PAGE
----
“After the first explorers Adrienne de Gerlache & A. Cook, 110 years later, Belgium returned to the South Pole with the team of Alain Hubert.   It’s the first zero emission research station on South Pole, running on solar and wind power.”

Belgium research station

The difficulty three, terrain five cache waits patiently in its extreme environment for the next geocacher. Could it be you?

Continue your exploration of some of the most engaging geocaches from around the world. Explore all the Geocaches of the Week on our blog or view the Bookmark List on Geocaching.com.


Geocaching.com Caption Contest 22 – Win a Barely Coveted Prize

WINNING CAPTION: "This is knot what I wood have expected.” - 1Delta10Tango.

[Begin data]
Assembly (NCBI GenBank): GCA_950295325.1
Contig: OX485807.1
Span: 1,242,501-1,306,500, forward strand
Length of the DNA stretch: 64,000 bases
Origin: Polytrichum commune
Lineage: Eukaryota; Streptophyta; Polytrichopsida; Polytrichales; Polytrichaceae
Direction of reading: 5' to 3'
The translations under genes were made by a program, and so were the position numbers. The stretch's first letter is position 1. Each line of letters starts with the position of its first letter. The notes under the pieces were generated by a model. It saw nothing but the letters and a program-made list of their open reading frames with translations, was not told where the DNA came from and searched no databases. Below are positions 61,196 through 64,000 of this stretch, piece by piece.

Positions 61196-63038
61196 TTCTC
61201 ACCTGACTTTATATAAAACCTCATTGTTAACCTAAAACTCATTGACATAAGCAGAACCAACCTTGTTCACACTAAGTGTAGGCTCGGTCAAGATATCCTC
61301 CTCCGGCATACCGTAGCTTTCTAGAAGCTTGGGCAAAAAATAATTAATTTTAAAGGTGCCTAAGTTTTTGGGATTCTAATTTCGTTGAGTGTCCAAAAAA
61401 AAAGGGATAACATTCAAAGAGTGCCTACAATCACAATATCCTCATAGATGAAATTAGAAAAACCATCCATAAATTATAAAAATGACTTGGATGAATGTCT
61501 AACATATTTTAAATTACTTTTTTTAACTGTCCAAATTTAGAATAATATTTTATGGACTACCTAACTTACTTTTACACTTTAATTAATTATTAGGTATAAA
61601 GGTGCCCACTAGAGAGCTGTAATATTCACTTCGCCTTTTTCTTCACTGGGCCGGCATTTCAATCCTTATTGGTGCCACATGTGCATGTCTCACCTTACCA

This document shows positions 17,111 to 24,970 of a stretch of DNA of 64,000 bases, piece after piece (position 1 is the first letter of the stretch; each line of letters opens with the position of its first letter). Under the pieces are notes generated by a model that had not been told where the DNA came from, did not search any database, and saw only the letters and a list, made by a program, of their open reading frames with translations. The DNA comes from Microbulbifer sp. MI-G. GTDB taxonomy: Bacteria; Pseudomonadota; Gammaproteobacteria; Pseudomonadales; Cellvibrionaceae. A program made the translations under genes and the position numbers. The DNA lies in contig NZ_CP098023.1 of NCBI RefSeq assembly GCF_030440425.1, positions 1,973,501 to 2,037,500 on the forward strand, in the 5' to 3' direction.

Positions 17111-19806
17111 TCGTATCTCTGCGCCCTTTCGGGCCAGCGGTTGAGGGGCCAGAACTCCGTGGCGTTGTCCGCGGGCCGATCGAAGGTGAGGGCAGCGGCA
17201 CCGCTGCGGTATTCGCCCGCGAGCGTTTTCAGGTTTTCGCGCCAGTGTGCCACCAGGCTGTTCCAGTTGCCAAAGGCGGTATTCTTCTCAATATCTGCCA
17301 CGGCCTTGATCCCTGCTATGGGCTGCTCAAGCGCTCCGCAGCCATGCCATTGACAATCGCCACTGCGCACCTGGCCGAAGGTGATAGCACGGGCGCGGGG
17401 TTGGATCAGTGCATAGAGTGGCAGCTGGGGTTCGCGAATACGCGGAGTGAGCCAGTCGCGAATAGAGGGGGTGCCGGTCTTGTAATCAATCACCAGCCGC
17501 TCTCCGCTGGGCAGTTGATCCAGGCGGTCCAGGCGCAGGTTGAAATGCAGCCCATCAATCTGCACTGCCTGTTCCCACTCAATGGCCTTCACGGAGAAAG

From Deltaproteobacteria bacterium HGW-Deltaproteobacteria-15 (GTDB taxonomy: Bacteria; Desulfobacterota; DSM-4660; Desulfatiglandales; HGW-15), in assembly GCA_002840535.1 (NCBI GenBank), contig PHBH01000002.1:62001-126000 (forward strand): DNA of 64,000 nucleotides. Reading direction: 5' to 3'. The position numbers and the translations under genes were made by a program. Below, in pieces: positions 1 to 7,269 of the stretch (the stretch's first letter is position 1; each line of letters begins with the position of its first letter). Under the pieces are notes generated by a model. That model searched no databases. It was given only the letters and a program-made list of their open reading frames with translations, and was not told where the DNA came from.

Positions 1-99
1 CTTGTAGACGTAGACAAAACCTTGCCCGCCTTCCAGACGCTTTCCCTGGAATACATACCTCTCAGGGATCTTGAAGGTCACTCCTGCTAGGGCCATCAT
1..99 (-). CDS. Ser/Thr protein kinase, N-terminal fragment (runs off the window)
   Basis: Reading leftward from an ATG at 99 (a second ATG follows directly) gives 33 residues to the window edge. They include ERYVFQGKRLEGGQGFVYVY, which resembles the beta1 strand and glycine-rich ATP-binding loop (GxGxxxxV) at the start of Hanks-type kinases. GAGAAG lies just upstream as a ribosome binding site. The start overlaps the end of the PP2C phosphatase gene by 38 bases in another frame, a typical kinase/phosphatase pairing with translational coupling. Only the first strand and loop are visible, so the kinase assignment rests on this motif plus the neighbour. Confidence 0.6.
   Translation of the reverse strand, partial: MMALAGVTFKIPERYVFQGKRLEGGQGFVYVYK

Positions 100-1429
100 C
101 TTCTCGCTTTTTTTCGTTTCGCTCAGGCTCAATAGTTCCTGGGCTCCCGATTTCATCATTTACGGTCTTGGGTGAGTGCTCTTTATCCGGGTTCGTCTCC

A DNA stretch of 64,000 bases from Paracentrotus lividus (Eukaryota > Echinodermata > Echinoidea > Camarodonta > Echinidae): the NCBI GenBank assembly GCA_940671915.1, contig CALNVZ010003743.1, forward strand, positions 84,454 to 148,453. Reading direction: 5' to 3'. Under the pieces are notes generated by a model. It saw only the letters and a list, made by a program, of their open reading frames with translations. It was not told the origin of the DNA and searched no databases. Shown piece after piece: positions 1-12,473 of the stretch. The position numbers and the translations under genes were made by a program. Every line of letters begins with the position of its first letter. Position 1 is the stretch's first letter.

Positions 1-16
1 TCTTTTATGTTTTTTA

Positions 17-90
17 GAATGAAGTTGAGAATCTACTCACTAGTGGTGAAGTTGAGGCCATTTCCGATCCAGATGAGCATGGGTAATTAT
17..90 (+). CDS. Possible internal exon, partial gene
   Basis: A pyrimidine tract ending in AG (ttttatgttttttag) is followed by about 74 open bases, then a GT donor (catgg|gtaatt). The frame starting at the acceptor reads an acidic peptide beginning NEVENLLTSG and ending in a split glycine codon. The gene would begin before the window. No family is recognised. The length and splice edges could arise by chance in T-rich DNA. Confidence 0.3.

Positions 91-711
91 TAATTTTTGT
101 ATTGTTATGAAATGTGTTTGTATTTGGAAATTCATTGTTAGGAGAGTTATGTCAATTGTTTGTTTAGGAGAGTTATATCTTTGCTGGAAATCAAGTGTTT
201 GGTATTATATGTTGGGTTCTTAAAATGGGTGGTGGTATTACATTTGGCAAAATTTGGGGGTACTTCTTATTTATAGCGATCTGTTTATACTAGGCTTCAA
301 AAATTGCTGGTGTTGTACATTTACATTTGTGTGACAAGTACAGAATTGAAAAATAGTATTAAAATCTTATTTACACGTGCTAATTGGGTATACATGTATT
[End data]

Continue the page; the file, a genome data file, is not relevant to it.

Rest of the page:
Try your caption writing skills in the twenty-second installment of our Geocaching.com Caption Contest.   You could become the proud winner of a barely coveted prize! What caption would you write? “You’ve barked up the right tree.” You can do better!

Caption contest prize

Submit your caption by clicking on “Comments” below. Please include your geocaching username in all entries. Then, explore the captions that other geocachers have crafted.

You can influence the voting. “Like” the caption that you think should win.  If you think your caption should win, convince your fellow geocachers to “like” your caption. Lackeys decide between the top captions to crown the winner of this Geocaching.com Caption Contest.

The winner receives a barely coveted prize from Groundspeak Headquarters. This time it’s a much coveted prize, a Jeremy Irish Trackable Gnome.

Click on the image to discover the winning caption from this contest

19 Lackeys voted to award the winner of the twentieth Geocaching.com Caption Contest a barely coveted prize. Click on the image at right to discover the winning caption from the previous Geocaching.com Caption Contest.

Explore the wit and wisdom of geocachers by checking out all the Geocaching.com Caption Contests.